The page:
Payday loans are unsecured, small-sum, short-term (two weeks, for example) loans ostensibly designed to tide a borrower over until the next payday—hence the name. The problem comes because many borrowers can’t pay them off in that short time span. So the debt rolls over—with high fees that make it even harder to pay off. If the loans keep rolling over, the fees just multiply and the sum can become nearly impossible to pay.
The Center for Responsible Lending, an education and advocacy group, says the average interest rate on payday loans is 391 percent. It’s only one type of financing that the group calls “predatory lending” because it preys on poor consumers who often don’t have access to other kinds of lower interest borrowing, such as credit cards.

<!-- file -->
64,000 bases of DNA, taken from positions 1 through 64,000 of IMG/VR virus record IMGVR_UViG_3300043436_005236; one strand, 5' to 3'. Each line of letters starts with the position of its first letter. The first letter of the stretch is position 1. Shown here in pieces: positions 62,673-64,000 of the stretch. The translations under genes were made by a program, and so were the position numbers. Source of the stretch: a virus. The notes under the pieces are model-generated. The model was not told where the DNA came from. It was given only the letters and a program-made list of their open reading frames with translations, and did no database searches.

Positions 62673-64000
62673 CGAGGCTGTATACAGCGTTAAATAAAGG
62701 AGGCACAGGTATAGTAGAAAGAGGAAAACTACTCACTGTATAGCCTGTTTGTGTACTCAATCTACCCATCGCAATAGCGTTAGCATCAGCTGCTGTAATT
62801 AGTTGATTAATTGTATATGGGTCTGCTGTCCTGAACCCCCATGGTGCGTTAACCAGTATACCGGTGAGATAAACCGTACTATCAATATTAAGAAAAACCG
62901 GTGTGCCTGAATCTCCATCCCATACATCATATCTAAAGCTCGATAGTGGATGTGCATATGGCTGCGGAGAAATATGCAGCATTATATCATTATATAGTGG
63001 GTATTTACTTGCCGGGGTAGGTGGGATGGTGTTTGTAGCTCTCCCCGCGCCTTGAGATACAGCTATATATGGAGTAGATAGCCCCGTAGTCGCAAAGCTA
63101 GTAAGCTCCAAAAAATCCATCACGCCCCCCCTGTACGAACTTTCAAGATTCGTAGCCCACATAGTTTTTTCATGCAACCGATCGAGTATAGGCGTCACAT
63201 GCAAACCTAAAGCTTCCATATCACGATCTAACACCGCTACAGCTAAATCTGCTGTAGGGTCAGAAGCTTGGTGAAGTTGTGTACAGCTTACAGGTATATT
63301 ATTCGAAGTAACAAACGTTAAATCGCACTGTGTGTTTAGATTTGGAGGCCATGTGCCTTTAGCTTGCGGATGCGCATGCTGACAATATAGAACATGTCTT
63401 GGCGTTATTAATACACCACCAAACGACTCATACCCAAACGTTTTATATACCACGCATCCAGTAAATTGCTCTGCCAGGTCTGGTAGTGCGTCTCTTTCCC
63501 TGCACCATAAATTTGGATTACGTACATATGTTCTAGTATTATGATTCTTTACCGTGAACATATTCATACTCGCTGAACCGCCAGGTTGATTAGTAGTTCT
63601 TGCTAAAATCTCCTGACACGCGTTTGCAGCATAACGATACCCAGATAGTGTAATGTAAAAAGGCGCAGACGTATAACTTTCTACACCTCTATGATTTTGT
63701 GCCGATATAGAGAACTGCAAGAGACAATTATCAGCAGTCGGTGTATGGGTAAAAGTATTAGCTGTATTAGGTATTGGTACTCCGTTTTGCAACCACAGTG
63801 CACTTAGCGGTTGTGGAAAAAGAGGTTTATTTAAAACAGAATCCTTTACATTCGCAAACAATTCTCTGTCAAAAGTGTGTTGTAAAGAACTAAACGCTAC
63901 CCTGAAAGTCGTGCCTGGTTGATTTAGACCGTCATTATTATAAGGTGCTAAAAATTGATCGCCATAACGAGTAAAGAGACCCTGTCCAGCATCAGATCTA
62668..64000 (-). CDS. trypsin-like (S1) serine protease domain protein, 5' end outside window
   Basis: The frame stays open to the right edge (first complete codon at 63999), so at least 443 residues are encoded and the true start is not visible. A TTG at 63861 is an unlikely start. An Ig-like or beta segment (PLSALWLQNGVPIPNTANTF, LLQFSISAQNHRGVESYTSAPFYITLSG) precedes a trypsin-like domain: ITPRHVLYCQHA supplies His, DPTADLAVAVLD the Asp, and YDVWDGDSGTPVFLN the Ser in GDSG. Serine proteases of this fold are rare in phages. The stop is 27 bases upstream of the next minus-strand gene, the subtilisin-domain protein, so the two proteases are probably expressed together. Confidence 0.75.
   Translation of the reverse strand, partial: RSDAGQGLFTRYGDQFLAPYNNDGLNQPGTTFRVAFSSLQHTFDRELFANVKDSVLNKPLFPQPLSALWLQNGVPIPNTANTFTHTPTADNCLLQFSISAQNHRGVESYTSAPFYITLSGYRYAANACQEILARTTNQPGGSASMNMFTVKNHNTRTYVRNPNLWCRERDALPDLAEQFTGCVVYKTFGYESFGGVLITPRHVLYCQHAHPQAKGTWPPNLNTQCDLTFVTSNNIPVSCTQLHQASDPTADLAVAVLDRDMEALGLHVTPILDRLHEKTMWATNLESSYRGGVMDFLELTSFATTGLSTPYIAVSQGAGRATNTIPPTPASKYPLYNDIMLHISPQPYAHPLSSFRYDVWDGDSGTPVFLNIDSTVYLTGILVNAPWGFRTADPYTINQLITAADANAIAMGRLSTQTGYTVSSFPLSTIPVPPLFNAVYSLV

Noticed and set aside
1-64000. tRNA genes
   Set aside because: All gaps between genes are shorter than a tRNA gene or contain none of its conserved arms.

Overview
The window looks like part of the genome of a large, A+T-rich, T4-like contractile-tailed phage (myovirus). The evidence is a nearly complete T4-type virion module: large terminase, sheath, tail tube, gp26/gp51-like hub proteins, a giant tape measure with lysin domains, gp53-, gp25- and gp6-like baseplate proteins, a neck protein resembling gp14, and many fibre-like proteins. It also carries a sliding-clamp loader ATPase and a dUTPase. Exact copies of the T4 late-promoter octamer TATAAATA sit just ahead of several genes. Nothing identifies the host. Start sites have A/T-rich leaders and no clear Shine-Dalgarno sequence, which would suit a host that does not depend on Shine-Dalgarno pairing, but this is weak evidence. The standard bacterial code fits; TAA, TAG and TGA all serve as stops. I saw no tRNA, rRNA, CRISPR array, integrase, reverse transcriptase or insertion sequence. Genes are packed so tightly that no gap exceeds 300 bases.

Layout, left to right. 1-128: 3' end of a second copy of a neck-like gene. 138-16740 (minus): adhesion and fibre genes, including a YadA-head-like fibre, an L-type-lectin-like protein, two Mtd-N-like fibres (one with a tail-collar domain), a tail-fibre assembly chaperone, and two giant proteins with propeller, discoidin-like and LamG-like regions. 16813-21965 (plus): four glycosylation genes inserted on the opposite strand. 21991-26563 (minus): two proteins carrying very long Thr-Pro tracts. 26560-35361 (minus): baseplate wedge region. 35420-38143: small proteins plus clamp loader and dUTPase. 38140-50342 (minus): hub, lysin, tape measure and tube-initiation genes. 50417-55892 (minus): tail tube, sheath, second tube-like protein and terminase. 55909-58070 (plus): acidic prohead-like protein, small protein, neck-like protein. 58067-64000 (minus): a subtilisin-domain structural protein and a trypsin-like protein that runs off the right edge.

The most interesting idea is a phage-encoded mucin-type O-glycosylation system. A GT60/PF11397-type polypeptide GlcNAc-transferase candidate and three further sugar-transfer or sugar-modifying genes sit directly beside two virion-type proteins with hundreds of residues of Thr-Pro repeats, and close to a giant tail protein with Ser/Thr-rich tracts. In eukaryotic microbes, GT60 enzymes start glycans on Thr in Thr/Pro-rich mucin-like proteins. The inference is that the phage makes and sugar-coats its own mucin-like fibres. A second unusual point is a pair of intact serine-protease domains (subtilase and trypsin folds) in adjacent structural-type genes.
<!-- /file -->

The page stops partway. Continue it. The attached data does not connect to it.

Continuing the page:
“The vast majority of payday loan borrowers are using payday loans to handle everyday basic expenses that don’t go away in two weeks, like their rent, their utilities, their groceries,” Diane Standaert, the center’s director of state policy, told a radio reporter. “Payday loans are structured as a debt trap by design.”
An ELCA congregation in Minnesota is standing up to payday lending. Download a study guide to discuss “From hardship to freedom,” which appeared in Living Lutheran’s August 2016 issue. The pdf includes four pages of discussion questions and a copy of the article.